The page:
Thursday, 10 January 2013

Late so soon

Einstein Relativity Time

The faster one travels, the slower time moves. We know this from Einstein’s theory of relativity. So if something is moving incredibly slowly – a toddler putting on her coat, say – time must surely zoom along apace. 

Finally an answer to the vexing question of why it is that a person in sole charge of a young child cannot leave the house before noon. IT'S PHYSICS.

No, really. I theorized the hell out of it while watching my daughter complete a jigsaw puzzle. She worked carefully. It was a slow process. So slow I was forced to lash myself to the table to keep from diving in, wailing: “Seriously, it only has FOUR pieces.” Time, on the other hand, although seeming to stand still, rushed past so quickly that lunchtime was suddenly upon us. And I had achieved NOTHING. (Apart from further developing Einstein’s seminal work, of course. Oh hello Nobel Prize.)*

It occurs to me at this point that one of the most difficult things about the early years of parenthood is what a desperate dawdle the whole business can be. When I say dawdle, I don’t mean that life is not busy, just that it manages to be busy very, very slowly. Of course, I’m temperamentally completely unsuited to this new pace. I really must adjust.

But there is something about the natural tendency of a toddler to faff that can be maddening when hurrying. Worse still for my poor old baby, though, who must endure a mother who palpably vibrates with restless energy as we go through our daily getting-ready-to-go-out routine.**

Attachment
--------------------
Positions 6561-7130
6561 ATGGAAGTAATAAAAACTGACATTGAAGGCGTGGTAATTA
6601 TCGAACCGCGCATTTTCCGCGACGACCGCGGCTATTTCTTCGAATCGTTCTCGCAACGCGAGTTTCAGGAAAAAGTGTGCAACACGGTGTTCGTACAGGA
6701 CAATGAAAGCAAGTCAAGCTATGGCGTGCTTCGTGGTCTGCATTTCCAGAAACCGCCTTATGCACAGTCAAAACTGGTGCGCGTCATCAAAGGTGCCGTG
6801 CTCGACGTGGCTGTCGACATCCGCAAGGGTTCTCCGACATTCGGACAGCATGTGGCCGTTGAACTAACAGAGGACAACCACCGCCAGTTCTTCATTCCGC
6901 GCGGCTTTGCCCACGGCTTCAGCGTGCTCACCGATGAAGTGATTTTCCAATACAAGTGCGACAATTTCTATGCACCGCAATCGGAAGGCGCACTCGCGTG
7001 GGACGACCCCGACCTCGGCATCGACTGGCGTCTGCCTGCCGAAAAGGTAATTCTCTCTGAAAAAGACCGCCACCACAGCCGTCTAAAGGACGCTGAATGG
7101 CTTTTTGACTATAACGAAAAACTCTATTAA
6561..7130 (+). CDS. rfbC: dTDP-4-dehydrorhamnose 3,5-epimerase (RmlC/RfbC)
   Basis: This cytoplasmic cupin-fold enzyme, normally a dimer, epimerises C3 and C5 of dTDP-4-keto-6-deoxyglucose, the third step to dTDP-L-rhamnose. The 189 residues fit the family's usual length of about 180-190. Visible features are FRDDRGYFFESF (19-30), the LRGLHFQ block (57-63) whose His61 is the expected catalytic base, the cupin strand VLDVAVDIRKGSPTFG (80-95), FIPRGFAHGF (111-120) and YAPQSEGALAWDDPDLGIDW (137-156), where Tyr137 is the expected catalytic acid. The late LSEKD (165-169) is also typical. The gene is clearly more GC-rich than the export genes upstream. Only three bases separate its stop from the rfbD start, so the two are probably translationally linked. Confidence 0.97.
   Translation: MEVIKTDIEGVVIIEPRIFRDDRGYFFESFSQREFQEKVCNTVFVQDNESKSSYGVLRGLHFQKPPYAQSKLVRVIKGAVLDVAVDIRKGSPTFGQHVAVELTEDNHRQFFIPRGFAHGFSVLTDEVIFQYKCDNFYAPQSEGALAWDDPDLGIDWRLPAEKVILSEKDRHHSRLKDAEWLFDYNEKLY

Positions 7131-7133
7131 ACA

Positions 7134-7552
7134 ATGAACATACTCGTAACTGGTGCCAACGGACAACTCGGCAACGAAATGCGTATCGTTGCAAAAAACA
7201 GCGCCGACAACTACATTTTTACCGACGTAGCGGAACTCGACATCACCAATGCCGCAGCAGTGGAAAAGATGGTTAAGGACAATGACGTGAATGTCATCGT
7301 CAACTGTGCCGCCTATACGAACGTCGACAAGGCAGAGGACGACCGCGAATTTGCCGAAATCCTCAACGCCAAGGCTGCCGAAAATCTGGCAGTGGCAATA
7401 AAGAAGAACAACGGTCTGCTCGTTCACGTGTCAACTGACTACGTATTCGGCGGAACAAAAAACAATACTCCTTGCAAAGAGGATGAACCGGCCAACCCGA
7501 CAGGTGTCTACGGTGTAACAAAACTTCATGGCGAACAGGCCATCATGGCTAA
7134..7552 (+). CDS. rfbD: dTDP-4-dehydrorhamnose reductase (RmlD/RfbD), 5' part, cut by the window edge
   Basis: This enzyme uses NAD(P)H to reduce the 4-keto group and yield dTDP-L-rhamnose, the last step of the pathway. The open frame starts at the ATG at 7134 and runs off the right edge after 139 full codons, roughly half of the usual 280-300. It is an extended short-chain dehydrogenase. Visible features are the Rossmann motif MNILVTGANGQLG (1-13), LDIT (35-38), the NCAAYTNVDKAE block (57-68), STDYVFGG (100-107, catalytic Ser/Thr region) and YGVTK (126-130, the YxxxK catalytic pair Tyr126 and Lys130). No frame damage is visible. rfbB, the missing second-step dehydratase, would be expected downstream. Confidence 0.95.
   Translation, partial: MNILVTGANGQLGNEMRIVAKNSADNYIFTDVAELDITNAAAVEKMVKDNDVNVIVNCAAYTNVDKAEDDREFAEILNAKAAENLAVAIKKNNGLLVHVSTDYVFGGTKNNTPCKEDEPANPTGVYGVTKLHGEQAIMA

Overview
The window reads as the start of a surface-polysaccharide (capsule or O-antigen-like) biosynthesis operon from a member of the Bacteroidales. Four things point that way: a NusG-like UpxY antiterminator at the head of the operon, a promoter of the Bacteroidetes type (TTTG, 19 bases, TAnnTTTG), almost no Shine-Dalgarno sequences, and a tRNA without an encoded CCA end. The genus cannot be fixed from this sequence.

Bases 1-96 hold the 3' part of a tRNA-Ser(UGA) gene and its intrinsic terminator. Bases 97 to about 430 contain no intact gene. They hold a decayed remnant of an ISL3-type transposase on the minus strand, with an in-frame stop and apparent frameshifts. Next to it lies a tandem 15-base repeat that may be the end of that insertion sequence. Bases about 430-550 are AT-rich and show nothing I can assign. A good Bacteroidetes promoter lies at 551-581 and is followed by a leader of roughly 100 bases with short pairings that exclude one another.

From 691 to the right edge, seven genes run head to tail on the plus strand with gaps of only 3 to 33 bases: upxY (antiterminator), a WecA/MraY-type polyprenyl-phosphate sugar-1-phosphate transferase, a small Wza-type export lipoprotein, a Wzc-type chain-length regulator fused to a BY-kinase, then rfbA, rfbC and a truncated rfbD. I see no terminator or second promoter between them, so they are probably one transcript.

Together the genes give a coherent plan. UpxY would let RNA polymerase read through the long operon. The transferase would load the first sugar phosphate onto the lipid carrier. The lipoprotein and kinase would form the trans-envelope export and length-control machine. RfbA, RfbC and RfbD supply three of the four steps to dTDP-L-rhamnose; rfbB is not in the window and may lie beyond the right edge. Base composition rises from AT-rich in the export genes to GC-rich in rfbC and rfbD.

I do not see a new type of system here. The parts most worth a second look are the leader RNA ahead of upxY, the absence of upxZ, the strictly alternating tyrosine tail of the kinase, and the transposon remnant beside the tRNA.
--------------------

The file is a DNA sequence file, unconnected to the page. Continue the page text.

I won’t bore you with the detail (perhaps you have a similar routine yourself) but it does involve: last minute changes of footwear, coat refusal, the exuberant upturning of toy baskets, spontaneous games of ‘shopping’, urgent requests for plaaaaaaaaaydooooooh and, as we finally close the front door behind us, a nappy (diaper) that can only be described as a dirty protest. At which point the whole saga starts again ad infinitum.

The truth is a deadline (even a self-imposed one) is no friend of the toddler. Without a deadline life with the very young takes on its own much looser shape. Without a deadline there is MUCH more laughing. Without a deadline you get a non-vibrating woman and a delighted toddler. And this of course is a very good thing.

*Oh yes, and raising my daughter too.

** Yes, a vibrating mother. Is that not a normal thing?

Next time: string theory for infants.


I took the title of this post from a poem by Theodor Geisel, AKA Dr Seuss. Here it is:

How did it get so late so soon?

How did it get so late so soon?
It's night before it's afternoon.

December is here before it's June.

My goodness how the time has flewn.

How did it get so late so soon?

And another thing

A version of this post originally appeared as a guest blog for Netmums


  1. Love this. Who says people's brains go to mush when they have kids?

    1. That's the most cheering thing I've heard all week. Byeeee baby brain!

  2. Just found your blog and I bloody love it!

    1. And I bloody love your very nice comment! Thank you.